The coast-to-coast debate over the merits of Ben Simmons and Brandon Ingram expected to take place over the next five weeks might be a moot point.
The Philadelphia 76ers are leaning heavily toward taking Simmons on June 23, according to league sources, with the No. 1 overall pick they landed in the NBA draft lottery Tuesday night.
That would set the Los Angeles Lakers up at No. 2 with Ingram, who already wowed them in his May 11 interview on opening day of the NBA Draft Combine in Chicago. Ingram’s drive to be great and dedication to winning, according to sources, resonated deeply with the Lakers’ front-office contingent.
The 76ers will further investigate Ingram, but they have great confidence in the upside of Simmons, whose ambidextrous athletic ability at 6’10” and 240 pounds comes with innate basketball instincts.
It’s not as if the 76ers need to get to know Simmons to decide if they want him. Simmons was born and raised in Australia, where 76ers director of performance research and development David T. Martin was an iconic sports-science leader until leaving the Australian Institute of Sport for Philadelphia in 2015.
Sixers head coach Brett Brown also coached Simmons’ father, Dave, with the Melbourne Tigers. All of that history with Simmons has allayed any concerns over his attitude and inconsistent motor during his one season at LSU.
The sweet-shooting Ingram will be offered the chance to be so exceptional in a private workout that he shifts Philadelphia’s thinking, but as of now, it appears as though the Duke freshman will be available at No. 2. That would thrill the Lakers, who aren't sure if Ingram isn't better than Simmons.
Ingram, a natural small forward at 6'9", is a polished and versatile offensive player. He also projects to being a defensive presence once he gains more strength to go with his 7’3” wingspan. Not only would Ingram fill a swing position of immense importance in today’s NBA, but he would also plug a gaping hole on a Lakers roster that has young talent in point guard D’Angelo Russell, shooting guard Jordan Clarkson and power forwards Julius Randle and Larry Nance.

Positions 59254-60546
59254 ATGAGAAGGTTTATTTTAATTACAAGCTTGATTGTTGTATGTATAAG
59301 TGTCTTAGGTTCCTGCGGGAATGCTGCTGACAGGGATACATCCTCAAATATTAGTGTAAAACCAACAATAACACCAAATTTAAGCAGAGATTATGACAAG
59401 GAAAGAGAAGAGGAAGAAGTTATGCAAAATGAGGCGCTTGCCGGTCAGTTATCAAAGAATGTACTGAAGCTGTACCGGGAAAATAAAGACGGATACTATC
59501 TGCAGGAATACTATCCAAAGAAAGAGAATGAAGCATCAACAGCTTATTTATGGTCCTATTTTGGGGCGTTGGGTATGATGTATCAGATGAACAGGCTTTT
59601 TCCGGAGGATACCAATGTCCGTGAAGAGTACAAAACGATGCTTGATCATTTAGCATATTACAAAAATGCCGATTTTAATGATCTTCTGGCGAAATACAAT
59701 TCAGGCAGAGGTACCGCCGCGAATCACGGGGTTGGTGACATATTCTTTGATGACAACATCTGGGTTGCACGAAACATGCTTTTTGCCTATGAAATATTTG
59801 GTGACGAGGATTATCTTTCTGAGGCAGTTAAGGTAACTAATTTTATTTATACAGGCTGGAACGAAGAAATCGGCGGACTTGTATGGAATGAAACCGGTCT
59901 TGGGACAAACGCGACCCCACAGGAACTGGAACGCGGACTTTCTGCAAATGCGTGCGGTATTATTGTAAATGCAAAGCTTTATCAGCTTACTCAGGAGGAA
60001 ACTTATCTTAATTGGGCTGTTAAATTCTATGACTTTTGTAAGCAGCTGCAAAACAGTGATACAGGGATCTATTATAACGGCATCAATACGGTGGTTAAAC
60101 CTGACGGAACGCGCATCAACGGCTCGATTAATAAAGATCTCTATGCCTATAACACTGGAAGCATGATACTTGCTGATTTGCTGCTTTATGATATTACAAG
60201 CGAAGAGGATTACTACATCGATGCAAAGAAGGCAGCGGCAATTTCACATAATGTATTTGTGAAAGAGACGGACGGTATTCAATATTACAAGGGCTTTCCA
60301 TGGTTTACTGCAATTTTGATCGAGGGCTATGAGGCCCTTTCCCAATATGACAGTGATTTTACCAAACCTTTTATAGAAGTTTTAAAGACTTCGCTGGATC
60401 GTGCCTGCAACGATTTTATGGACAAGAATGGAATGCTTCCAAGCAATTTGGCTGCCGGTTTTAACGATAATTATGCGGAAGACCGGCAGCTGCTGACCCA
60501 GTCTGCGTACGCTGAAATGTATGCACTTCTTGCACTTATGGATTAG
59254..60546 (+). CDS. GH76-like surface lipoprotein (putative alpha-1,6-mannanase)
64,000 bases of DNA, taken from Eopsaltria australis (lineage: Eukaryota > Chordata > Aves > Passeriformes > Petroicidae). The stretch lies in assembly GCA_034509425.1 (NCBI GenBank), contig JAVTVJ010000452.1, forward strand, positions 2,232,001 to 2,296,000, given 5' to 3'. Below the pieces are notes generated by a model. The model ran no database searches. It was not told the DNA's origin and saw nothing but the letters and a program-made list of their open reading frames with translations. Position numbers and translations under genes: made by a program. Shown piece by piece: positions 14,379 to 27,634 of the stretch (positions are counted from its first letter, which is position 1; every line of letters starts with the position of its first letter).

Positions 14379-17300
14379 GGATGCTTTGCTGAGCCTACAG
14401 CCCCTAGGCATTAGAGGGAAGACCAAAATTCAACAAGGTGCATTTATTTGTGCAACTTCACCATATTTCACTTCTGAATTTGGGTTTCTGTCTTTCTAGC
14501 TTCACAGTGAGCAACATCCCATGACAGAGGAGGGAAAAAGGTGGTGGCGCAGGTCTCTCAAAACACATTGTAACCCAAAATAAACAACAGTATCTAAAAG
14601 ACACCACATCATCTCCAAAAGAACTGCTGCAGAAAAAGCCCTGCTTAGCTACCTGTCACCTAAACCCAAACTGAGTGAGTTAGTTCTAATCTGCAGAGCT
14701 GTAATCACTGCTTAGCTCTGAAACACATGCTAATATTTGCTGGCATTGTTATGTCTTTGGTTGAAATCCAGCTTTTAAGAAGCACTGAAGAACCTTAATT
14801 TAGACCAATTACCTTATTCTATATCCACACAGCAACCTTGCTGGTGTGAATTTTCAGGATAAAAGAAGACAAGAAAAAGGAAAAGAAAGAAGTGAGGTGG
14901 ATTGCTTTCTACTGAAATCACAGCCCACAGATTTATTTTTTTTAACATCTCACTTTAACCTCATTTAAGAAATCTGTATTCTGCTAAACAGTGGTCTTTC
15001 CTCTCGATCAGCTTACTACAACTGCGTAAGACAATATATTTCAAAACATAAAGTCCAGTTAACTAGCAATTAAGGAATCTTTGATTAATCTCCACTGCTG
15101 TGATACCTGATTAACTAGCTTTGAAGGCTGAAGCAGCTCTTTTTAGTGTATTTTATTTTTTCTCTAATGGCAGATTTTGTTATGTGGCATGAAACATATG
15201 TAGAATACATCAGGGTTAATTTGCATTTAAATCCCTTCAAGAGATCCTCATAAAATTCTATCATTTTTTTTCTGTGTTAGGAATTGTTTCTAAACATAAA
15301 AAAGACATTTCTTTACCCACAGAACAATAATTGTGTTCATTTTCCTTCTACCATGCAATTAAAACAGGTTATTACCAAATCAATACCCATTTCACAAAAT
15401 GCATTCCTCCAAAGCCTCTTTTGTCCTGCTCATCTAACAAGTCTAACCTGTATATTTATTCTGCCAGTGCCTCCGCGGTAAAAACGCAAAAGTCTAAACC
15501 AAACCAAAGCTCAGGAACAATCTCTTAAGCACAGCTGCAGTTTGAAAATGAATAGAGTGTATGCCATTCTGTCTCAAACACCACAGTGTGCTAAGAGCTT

Ingram's rise is similar to that of Russell, the Lakers’ No. 2 overall pick last year. Both were relatively unheralded in recruiting circles instead of prep icons presumed as certain one-and-done guys; both confidently worked their way to prominence and eventually became captivating NBA prospects.
Even though Simmons and Russell are friends and have spoken about the possibility of playing together as Lakers, Ingram’s shot-making would better maximize Russell’s passing gifts. Simmons’ ball-handling, on the other hand, would overlap with Russell’s. And in Randle, the Lakers already have a rebounding force who lacks a jumper, much like Simmons.
Still, the Lakers will actively explore trading the pick. They want to get better as soon as possible—in part to make sure Philadelphia doesn’t get too good of a pick next year when the Lakers’ first-rounder conveys to the 76ers if it’s outside the top three. Lakers general manager Mitch Kupchak is also seeking a better blend of youth and experience on the roster.
But it's an open question if the Lakers can find a star another club is willing to send away. Trading away the likes of Paul George or Jimmy Butler would be hard-to-explain steps back for the Pacers or Bulls. And with George Karl gone and a new arena to open, the Kings aren't likely to move DeMarcus Cousins.
It's also valid to wonder why the Lakers would want to give up young assets they have under cost-controlled contracts that would fit perfectly with massive incoming free-agent deals.
The 76ers, despite suggesting they don't anticipate trading the No. 1 pick that already had club officials dancing the night away in New York, actually may be the team more likely to get a draft deal done.
New general manager and team president Bryan Colangelo, hired to jump-start former GM Sam Hinkie’s much maligned "process" that sucked the life out of the franchise, is very much looking to trade.
Colangelo has other picks and one of the big men from the youthful group of Nerlens Noel, Jahlil Okafor and Joel Embiid to offer. Atlanta Hawks point guard Jeff Teague, 27, would be a logical target with the rise of Dennis Schroder, 22.
But the 76ers also have in mind that Simmons can initiate a lot of offense, something they’ve lacked as much as outside shooting. And they're going to need time to grow anyway.
Simmons would give the Sixers a commodity that looks and feels like best in class, something majority owner Josh Harris covets as he pushes the franchise back to respectability.
Lakers legend Magic Johnson, to whom Simmons has been compared, offered this glowing endorsement via his Twitter account in January:
Simmons trying to be a latter-day Magic for the Lakers in their very first season without Kobe Bryant makes for a fascinating scenario.
But the 76ers have the power, and they are not planning to let Simmons get away.
Kevin Ding is an NBA senior writer for Bleacher Report. Follow him on Twitter, @KevinDing.